My nephew’s wife was frustrated. The “easy-to-use” site-builder software she was using to make the church camp website with was any but. To make matters worse, their “free” hosting service came with a price—banner ads that randomly appeared on the site....The author perceives a battle for the future between Facebook and Google, with Facebook trying to bring everybody onto its servers, using its platform and programs for most or all of their online needs, and that they will leverage the information they glean about their users to offer a network of targeted ads that will compete with Google's AdWords and AdSense.
So in desperation, she turned to her Facebook friends to ask if anyone knew of a free and easy-to-use website builder—one without ads. A well-meaning friend [suggested Facebook and] even offered to set the page up for her.
Is Google nervous? You bet they are. And here’s why. When you search using Google, all they know about you is your IP address, so all Google can tell that website owner is: “The seven people who visited your website were from Ohio.”In reality, Google has a lot more information than that to work with - thanks to cookies and web beacons in its ads, unless you've opted out, it knows many of the sites you've visited. If you use Gmail it knows your contacts (and is pretty capable at figuring out which are important). If you surf while logged into your Google account, it knows even more. Google's efforts at social networking have faltered, but they're not about to give up. If they can't find a way to take the traffic away from Facebook, expect them to focus on ways to take the profit out of Facebook. Seriously. And while Facebook has a lot of members, let's not pretend that it has current or meaningful information about the majority of them that would allow the type of granularity and accuracy in ad targeting that this type of article suggests.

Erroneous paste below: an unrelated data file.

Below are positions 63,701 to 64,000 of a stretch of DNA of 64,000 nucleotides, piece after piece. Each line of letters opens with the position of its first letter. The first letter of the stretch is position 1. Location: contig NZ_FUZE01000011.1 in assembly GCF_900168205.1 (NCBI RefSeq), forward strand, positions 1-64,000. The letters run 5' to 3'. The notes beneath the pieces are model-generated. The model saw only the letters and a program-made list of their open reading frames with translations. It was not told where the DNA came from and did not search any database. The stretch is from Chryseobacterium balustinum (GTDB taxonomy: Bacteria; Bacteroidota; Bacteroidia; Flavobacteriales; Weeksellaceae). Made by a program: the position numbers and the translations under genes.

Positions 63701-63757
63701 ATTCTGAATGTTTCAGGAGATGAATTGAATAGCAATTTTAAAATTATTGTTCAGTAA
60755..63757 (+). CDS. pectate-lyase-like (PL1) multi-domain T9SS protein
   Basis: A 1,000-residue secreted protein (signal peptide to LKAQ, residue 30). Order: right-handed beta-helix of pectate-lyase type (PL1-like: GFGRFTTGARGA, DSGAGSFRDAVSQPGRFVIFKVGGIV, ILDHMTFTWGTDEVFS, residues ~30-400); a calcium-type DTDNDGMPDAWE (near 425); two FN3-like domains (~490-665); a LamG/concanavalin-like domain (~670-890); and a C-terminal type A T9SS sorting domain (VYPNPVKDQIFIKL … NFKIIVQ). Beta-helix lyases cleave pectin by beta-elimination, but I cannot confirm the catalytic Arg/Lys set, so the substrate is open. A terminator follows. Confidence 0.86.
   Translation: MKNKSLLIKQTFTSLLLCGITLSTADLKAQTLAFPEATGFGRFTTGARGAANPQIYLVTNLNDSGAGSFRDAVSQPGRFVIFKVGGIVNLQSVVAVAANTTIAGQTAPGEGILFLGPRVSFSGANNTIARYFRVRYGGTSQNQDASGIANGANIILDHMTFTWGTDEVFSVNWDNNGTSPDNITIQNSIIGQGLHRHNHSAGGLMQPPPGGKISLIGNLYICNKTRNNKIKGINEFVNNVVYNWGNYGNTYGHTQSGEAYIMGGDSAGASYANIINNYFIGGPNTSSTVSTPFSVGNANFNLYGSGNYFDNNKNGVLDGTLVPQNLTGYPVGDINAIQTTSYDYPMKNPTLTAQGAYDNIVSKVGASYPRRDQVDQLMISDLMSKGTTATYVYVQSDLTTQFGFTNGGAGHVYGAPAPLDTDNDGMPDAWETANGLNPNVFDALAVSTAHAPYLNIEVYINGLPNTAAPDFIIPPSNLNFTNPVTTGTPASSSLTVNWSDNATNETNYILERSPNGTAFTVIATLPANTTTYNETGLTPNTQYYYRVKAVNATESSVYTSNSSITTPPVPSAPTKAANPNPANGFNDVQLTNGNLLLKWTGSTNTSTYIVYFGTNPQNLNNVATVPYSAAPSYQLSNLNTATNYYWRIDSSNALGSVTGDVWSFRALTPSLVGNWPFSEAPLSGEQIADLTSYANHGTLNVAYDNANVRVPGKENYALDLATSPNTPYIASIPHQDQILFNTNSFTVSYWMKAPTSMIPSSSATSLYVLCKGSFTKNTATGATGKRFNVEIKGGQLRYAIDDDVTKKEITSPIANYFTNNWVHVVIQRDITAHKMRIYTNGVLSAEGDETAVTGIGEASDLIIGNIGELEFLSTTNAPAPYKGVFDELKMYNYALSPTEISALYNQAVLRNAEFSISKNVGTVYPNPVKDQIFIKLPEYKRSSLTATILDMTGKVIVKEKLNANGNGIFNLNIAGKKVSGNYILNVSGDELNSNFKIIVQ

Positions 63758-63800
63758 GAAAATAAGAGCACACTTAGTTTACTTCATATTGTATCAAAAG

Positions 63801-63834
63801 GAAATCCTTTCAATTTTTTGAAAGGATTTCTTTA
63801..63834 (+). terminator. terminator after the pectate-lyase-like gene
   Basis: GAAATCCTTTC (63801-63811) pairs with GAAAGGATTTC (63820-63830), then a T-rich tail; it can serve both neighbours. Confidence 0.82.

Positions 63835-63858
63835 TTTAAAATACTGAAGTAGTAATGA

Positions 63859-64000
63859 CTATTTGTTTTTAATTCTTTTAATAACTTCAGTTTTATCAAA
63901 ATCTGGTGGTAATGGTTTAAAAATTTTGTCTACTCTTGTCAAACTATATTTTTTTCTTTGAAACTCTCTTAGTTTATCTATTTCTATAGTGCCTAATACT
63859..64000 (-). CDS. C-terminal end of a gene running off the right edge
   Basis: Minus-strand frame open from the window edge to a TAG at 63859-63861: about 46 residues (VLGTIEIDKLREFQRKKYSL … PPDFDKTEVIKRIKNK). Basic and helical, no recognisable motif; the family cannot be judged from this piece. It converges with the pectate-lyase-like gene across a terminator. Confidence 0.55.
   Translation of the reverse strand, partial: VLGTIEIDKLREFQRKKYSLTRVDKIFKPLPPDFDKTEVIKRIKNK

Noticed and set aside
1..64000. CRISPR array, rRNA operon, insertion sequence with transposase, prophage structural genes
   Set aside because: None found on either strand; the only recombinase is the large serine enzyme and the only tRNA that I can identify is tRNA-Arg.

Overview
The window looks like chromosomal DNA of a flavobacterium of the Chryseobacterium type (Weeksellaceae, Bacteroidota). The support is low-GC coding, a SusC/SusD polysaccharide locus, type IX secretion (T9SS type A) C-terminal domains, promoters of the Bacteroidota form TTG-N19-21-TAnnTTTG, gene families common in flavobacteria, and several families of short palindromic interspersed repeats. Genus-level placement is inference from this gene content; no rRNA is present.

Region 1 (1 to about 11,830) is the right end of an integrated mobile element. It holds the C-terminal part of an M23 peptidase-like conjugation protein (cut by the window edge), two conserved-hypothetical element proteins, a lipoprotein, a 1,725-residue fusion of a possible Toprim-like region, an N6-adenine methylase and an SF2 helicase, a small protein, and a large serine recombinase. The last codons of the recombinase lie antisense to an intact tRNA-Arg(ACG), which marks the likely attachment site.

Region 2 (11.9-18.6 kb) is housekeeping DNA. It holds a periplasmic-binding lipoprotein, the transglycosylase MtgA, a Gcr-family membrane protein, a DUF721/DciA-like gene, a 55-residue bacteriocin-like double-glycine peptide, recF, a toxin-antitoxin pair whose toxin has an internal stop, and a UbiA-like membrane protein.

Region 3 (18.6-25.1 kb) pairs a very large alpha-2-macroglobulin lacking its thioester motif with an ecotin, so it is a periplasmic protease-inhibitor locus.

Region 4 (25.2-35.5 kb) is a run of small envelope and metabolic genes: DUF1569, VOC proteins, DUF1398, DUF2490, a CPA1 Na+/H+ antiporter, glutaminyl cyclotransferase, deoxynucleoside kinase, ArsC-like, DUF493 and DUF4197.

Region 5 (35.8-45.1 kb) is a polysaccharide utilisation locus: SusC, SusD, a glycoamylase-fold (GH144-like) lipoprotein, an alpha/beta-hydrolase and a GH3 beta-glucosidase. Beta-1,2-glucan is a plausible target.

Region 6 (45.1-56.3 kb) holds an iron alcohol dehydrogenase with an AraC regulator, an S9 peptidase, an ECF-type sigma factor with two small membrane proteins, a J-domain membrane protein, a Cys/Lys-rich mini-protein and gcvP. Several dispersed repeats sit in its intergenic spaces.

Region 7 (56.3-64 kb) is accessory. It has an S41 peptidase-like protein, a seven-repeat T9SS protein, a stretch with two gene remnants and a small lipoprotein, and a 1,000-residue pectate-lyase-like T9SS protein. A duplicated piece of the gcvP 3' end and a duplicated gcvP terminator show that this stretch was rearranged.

But Facebook can say: “Here are the names of the people that ‘liked’ your content, how old they are, what college they went to, what music they listen to, what books they read, how many children they have, who their other friends are …” It’s a marketer’s dream! Think Google isn’t nervous? Think again.
And speaking of those profits, there are a couple of huge companies that deserve mention. The Gates Foundation is developing mini social networks for college communities - via a Facebook app that presumably will ultimately work on competitors' social networks, or perhaps as a stand-alone on your (Microsoft OS-powered) cell phone or tablet.
And while Apple's logo may have a bite out of it, don't get the wrong idea. It would just as soon reduce Facebook to app status - and take a 30% cut of any Facebook dollars you buy through the app. That may sound a lot like the 30% Facebook wants to take from companies that use its platform, and in many ways it is - except Apple is happy to let you pay in cash. You don't have to buy "Apple dollars" to get what you want through an App, although you can bank credit in your iTunes account, and can send your friends iTunes gift certificates. And with its push toward licensing software by the user instead of by the Machine, Apple is paving the way toward your being able to have your favorite app at your fingertips, no matter what device you're on, and if that app would benefit from having some files stored on your device that's easily (and invisibly) achieved. Facebook has lots of eyeballs, but if they can distribute it as widely Apple has a better platform. Apple also has lots of verified, individualized information about its customers, and already owns an ad platform and network.
Then, of course, there's "the next big thing". The company you presently underestimate or haven't yet heard of, or which may not even exist, that could be "the next big thing" a few years from now.
Yes, web apps are going to significantly transform the world wide web as we know it, and a lot of content that is presently available for free will be shifted into web apps. A lot of information that is presently difficult to monetize is also likely to end up incorporated into web apps with some form of fee or advertising attached. And you'll probably need a web app to determine what web apps you need - and that a handful of web apps become dominant, even if they're simply containers that help you manage and use other web apps. That won't kill off the web - it's likely to transform the web, and make some parts of it better and other parts of it worse (or should I say "less useful").
At this point I'm still not willing to jump on the "Facebook will rule the world" bandwagon, despite its potential (and the descriptions of various vaporware projects that could help it become dominant), nor am I willing to write off its potential. To the extent that Google is "nervous", it should be - and not just because of Facebook - but Google's a lot like Microsoft, and it can survive decades of (at this point imagined) bad business decisions, emergence of fierce competitors, and (again, imagined) decline.
Frankly, given how the Internet is transforming our lives and jobs, you and I should probably be a lot more nervous about the future than Google. There are lots of powerful interests that will be happy to eat our lunch, and individual people are not well-positioned to push back.